Beginnings Are Not Just Background: Creating Good Characters A Guest Post By Sophia Ryan

 

Character development should start from scene one of your novel and end when the novel does. But how do you write characters we all want to read about?

Coloring your dialog with details such as gesture, appearance, tone, thoughts, and reaction helps readers get a better sense of your characters. And, if readers have a better sense of who your characters are, says author Nancy Kress in her book, Beginnings, Middles, and Ends, they might be more willing to read more of your story.

Beginnings Are Not Just Background: Creating Good Characters  A Guest Post By Sophia Ryan

There are times when you want quick, back-and-forth dialog with limited narrative, but that works best when the reader already knows your characters. In the beginning scenes, readers need more than background and dialog in order to get to know – and care about – your characters. Dialog can’t carry that load on its own.

I’ll illustrate this point by walking you through a brief passage from a novel.

First up is a stripped-down scene of dialog only. As you read, ask yourself three questions: what do you know about the characters, do you like the characters, and what you think the story is about.

“Why don’t you have a boyfriend taking care of your needs?” he asked.

“That’s none of your business.” She turned back and continued walking.

“Girls like you usually have loads of boyfriends to pick from.”

“Girls like me? What’s that supposed to mean?”

“Ones with eyes that could stop a man’s heart and lips that could bring him back to life.”

“I’m not incapable of getting a boyfriend, if that’s what you’re suggesting.”

“I didn’t say that.”

“I’d have one if I wanted one.”

“Do you?”

“Do I what?”

“Want someone?”

“What I want is…” Oh, God…you! “…to focus on finishing my degree.”

Meh. Feels a bit like eating plain oatmeal, right?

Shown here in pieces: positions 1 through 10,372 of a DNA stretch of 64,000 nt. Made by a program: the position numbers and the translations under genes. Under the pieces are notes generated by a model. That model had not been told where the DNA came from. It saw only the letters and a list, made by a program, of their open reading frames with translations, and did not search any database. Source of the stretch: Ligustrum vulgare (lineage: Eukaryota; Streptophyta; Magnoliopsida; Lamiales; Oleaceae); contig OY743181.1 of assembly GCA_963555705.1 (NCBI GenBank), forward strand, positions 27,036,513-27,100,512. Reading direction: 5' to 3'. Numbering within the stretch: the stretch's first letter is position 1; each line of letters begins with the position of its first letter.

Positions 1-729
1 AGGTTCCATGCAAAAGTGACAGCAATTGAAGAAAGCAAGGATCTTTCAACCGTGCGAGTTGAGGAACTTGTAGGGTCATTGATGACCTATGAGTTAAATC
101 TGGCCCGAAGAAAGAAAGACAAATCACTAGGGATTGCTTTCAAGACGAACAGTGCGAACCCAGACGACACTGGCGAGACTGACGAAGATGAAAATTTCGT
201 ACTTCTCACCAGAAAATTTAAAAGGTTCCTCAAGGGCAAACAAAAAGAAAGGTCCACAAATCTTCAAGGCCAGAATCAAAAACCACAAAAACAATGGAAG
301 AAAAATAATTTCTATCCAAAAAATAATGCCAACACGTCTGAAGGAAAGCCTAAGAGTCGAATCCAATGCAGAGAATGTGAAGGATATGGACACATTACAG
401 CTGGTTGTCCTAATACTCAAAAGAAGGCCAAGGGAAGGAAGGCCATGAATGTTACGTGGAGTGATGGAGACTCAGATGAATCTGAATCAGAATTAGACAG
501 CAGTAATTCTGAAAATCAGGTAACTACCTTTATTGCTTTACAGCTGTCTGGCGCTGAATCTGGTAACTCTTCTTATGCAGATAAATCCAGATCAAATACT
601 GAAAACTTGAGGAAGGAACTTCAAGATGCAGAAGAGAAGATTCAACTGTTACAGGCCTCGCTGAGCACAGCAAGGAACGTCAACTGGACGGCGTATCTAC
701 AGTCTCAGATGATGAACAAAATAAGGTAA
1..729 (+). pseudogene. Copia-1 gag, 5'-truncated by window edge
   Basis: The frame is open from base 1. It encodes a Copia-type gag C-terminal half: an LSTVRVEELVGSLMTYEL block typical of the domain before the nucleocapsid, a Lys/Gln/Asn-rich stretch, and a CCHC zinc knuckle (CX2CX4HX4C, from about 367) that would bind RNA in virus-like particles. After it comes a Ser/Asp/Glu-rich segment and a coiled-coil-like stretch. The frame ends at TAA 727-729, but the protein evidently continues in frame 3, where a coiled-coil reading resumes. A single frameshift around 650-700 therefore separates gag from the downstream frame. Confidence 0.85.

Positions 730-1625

What could you tell about the characters from this exchange? Probably not much. Now, see what happens when you support the dialog with the characters’ thoughts, gestures, actions, and reactions. Using our oatmeal analogy, add butter, milk, cinnamon, nuts, sugar, and dried fruit to the pale mush and see if it isn’t a tad tastier to the eyes and the tongue.

“Why don’t you have a boyfriend taking care of your needs?” His gaze narrowed and zeroed in on hers.

“That’s none of your business.” She stared him down, her eyes hot, her body trembling with anger at the typical male assumption that no woman could ever be happy with and satisfied by another woman. Bastard!

“Girls like you usually have loads of boyfriends to pick from.”

“Girls like me? What’s that supposed to mean?” Before she could stop herself, her hand jabbed out, connecting with his shoulder, and bumped him hard.

He barely budged, and his lips pulled into a snide grin, showing his teeth, and his eyes burned red. Grabbing the back of her neck with one hand, he pulled her close, his mouth almost touching hers.

“Ones with eyes that could stop a man’s heart and lips that could bring him back to life.”

Chills skated up and down her body as her skin absorbed his steamed words. For the first time since he joined her, her heart pounded. In fear? Or lust? Both. She could no longer pretend to be unaffected by his…maleness.

“I’m not incapable of getting a boyfriend, if that’s what you’re suggesting.” The words snapped from her mouth, extra sharp to puncture his ego.